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  1. The lack of third party libraries is irrelevant to the people to whom HALion (or Falcon) is attractive, because those people want it for sound design and for actual sampling (not simply playing back sample libraries). For those things, it tis far ahead of Kontakt and practically on par with UVI Falcon. It's a Mega Synth and Sampler. That's the point of it. Libraries are icing on the cake, to those people. They will happily run those through Kontakt Player. People who need third party libraries need to go with Kontakt. HALion is more attractive to Sound Designers for its deep feature set in that area, than it tis to composers - who generally just want the best sample libraries the market has to offer. Those are going to be on Kontakt. They will be on Kontakt for the foreseeable future. HALion could cost $99.99 with a $9.99 upgrade off Cubase Pro, and this would not changed - at least not fast enough for it to matter to you. While it may seem "expensive" to you, HALion can replace A+ Analog, Wave Table, and Granular Synths that - together - mount up to 2-3x its cost combined. That's where the value is. There are some great orchestral Libraries for HALion, but if you can't afford it you aren't going to be able to afford something like Iconica Suite. They should play in Sonic SE, anyways /shrugs ----- I've had nothing but good experience with Steinberg support. Prompt, quick, and they always followed through to resolution. Hell, they even refunded a dongled purchase to me because of an issue I was having with my audio interface. Without question. PreSonus support is renown for being terrible. I am not sure how you arrived at that conclusion, but experiences do vary! My response times from their support is in the realm of 3 days or so, and it's always a PITA to get to the answers they send with how the system is set up - sometimes you have to log in to view it, sometimes it bugs out and it doesn't show up, etc. I haven't quite figured that out, yet. ----- I agree that MySteinberg needs a revamp. I think the site is generally fine, but managing activations is really outdated and needs to be redone - particularly for soft-elicensers. But I doubt Steinberg sees PreSonus' web site as a reason to be alarmed, Lol... ----- Groove Agent has a similar layout to Impact XT in Studio One, and multiple other similar instruments (i.e. Drum Rack in Ableton, Kong in Reason, etc.). Not sure how that is unintuitive. Battery's layout is generally the outtlier, viewed hollistically. In any case, it's a pretty good plug-in 😛 And cheaper than HALion, so less cause for pricing complaints, I guess...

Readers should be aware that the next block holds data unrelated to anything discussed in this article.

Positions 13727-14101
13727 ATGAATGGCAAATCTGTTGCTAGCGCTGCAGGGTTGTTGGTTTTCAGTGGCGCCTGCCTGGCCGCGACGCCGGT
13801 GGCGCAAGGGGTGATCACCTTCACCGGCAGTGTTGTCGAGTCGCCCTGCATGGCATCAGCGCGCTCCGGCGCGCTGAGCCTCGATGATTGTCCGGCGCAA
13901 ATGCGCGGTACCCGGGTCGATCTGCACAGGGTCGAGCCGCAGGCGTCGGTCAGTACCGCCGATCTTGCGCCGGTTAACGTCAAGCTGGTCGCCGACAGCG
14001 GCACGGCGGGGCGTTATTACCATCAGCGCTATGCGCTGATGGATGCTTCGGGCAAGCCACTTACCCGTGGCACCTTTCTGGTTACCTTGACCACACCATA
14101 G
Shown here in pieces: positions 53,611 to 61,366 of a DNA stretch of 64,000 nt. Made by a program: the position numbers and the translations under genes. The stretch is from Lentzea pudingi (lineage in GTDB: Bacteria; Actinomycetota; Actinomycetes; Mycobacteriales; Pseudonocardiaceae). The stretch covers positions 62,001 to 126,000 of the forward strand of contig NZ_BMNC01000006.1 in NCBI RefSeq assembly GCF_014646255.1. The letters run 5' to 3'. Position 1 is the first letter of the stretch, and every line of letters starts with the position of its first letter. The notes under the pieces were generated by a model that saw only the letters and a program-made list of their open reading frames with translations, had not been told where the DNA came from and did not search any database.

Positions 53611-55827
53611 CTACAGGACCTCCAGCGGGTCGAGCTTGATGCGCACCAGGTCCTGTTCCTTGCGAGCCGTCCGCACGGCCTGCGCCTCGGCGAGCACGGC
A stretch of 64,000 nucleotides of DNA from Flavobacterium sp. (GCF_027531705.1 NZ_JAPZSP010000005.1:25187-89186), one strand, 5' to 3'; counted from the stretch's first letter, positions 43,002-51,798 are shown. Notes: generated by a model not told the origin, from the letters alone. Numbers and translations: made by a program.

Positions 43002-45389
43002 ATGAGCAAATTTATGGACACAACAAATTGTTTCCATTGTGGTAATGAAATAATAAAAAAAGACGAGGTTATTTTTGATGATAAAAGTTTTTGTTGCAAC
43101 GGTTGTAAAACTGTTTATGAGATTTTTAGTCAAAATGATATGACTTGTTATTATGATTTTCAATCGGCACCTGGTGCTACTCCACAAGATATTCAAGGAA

2. 1. No precedeent for this. Like stated, other DAW developers do not give upgrade rights to their full sampler/sound design applications from the DAW, and they ship a playback instrument with them. 2. You mean PresenceXT, an instrument that is locked to Studio One and has no value once you decide you don't want to use it. All of your sample libraries and presets locked to it - completely lacking in portability. Yes, the editor will be cheap, for that reason. PresenceXT Editor isn't really HALion 6 or Falcon 2 level product, anyway. It deserves to be cheap. It's a cheap product. It's basically Structure 2 with scripting. 3. Common Sense according to whom? The people developing or selling the product, or the people who want it at a discount? 😉 Steinberg's primary market segment is Digital Audio Workstations. I think you assume they are competing primarily with NI when that really isn't the case. HALion exists to round out their ecosystem, not bury the competition. The brunt of Cubase's user base are people who will skip it and go straight to Komplete and Kontakt Libraries even when there are deals on HALion. HALion's pricing is not the problem. It's priced very competitively. Developer support is, and that developer support has nothing to do with the pricing. Other Samplers have the same problems. 4. Additionally: "Upgrade cost" is covered by the 2-4 30-50% off deals they run yearly. 5. Can't miss something that doesn't exist 😉 I don't see why they should include a paid version with Cubase Pro. HALion is comparable to Falcon 2, and basically does the job of 60% of Native Instruments Komplete in one application/plugin. NI doesn't give you Kontakt 6 with their $1,000 S88 Keyboard, so I don't see why Steinberg should give you HALion Sonic 3 or 6 with their $550 DAW. They bundle enough sound content. TThere are already DAWs on the market that give you far less, yet cost more. Why complain about this in a thread about a 30% upgrade eon the product, anyways. It's like $219 tax-free at Best Service during this promotion, FFS. That is not "too expensive" for this product.